The ‘Knead’ for Bread: Marketing Strategies from 1959

09 October 2020


I am a huge fan of bread: reading about it, baking it, eating it. It is fascinating and delicious. Bread making is becoming an increasingly popular hobby with the influence of TV baking shows (I’m looking at you, Great British Bake Off); growing awareness about food production; and more people staying at home in 2020 resulted in a nation possessed by banana bread and sourdough. Despite a home baking resurgence, we still often turn to a trusty supermarket sliced loaf – the convenience, the low cost, and the longevity of freshness have made the pre-packaged loaf a staple in many people’s shopping baskets for decades. The idiom “greatest thing since sliced bread” exists for a reason!

I am going to showcase a few highlights from a document which explores some interesting research into consumer attitudes to packaged white bread in 1959 and how attitudes and spending habits reflected changing consumer priorities.

This document from Adam Matthew’s Market Research and American Business, 1935-1965 is a “creative memorandum on consumer attitudes to white bread”. It is report which was prepared by the Institute for Motivational Research for the Winius-Brandon Company regarding a brand of packaged sliced white bread called Holsum.

Image © Hagley Museum and Library. Further reproduction prohibited without permission.

The report opens by discussing a paradox among consumers – there exists a strong emotional ideal of homemade bread but consumers are buying packaged bread because of its convenience and utility. However, according to the report, consumers do not want to simply be advertised the white packaged bread, they want to buy the white packaged bread but feel like it has all the benefits and pleasure of home-baked bread. The research conducted here tries to unpack this contradiction and suggest reasons for it and recommendations to the advertiser about how to market packaged bread. For example, one recommendation is to ‘establish the importance of providing a psychological replacement in ads and other promotion. Holsum might effectively exploit the substitute-appeal of toast in ways similar to this: “remember Grandmother’s freshly-baked bread, hot from the oven? That’s how delicious Holsum toast tastes.”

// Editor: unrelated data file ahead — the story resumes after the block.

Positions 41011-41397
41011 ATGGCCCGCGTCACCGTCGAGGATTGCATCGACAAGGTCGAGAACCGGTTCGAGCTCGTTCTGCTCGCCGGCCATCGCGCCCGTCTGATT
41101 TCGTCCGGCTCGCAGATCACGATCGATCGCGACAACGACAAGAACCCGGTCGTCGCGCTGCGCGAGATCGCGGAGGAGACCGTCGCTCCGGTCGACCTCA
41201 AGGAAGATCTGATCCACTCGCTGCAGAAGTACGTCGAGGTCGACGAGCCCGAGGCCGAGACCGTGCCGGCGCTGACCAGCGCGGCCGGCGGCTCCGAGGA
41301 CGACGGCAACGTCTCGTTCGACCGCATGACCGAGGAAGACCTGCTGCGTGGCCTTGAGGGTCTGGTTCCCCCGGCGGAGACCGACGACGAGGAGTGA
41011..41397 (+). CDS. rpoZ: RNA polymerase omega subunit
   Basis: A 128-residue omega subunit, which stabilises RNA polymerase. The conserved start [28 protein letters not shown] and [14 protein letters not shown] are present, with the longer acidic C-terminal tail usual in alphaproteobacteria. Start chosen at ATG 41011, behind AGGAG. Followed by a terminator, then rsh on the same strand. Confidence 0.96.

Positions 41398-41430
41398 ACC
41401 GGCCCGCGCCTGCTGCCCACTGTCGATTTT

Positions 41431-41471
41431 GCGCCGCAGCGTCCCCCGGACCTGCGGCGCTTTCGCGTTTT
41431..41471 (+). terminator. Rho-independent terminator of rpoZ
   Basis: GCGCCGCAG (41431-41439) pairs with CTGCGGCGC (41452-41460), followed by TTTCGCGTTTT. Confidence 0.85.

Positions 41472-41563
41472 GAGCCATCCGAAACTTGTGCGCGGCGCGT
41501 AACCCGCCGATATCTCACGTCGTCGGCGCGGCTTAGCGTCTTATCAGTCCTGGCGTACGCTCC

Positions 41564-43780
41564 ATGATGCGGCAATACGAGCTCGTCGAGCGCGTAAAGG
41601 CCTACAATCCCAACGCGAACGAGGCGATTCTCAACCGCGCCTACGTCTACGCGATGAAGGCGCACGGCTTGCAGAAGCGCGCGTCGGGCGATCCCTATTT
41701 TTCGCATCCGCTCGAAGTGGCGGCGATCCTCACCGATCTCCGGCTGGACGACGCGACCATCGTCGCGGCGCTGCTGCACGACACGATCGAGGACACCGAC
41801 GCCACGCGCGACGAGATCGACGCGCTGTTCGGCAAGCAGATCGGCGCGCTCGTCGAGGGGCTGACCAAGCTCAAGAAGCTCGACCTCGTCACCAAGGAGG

Image © Hagley Museum and Library. Further reproduction prohibited without permission.

The most interesting aspects of the report are the observations about ‘modern life’ and how the advertiser must understand the priorities and the psychologies of the modern person.

Image © Hagley Museum and Library. Further reproduction prohibited without permission.

We see in the extract above the importance of understanding the difficulties of the modern housewife in 1959, who may be scrutinised on her decisions as a consumer about which bread to buy and to feed to her family, and how this will affect how the advertiser choses to promote Holsum bread.

Another interesting example given is on the perceived status of white bread and the psychological aspect of making consumer choices. It was observed in the report that lower income groups perceive white bread as “the rich man’s bread” whereas upper income groups who only a few generations ago consumed white bread almost exclusively were now demonstrating a preference for bread with a “coarser texture, strong flavour and aroma, and more uneven shape” and this new preference was again beginning to trickle down to lower and middle income groups. Here we can see another challenge for Holsum bread in grappling with consumer attitudes.

This document shows the rich and interesting content to be found within market research reports as historical sources. They can show fascinating consumer research and ‘behind the scenes’ planning and marketing strategies, as well as perceptions about ‘modern life’ and about different demographics. Adam Matthew’s Market Research and American Business, 1935-1965 is full of documents which provide a unique insight into the American consumer boom of the mid-20th century through access to the complete market research reports of Ernest Dichter, the era’s foremost consumer analyst, market research pioneer and widely-recognised ‘father’ of Motivational Research.

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About the Author

Emma Ball

Emma Ball

I joined the Development team at Adam Matthew in September 2018 and have worked on a range of exciting new projects. My background lies in History and my main academic interests are gender and women's history and the histories of social and political movements.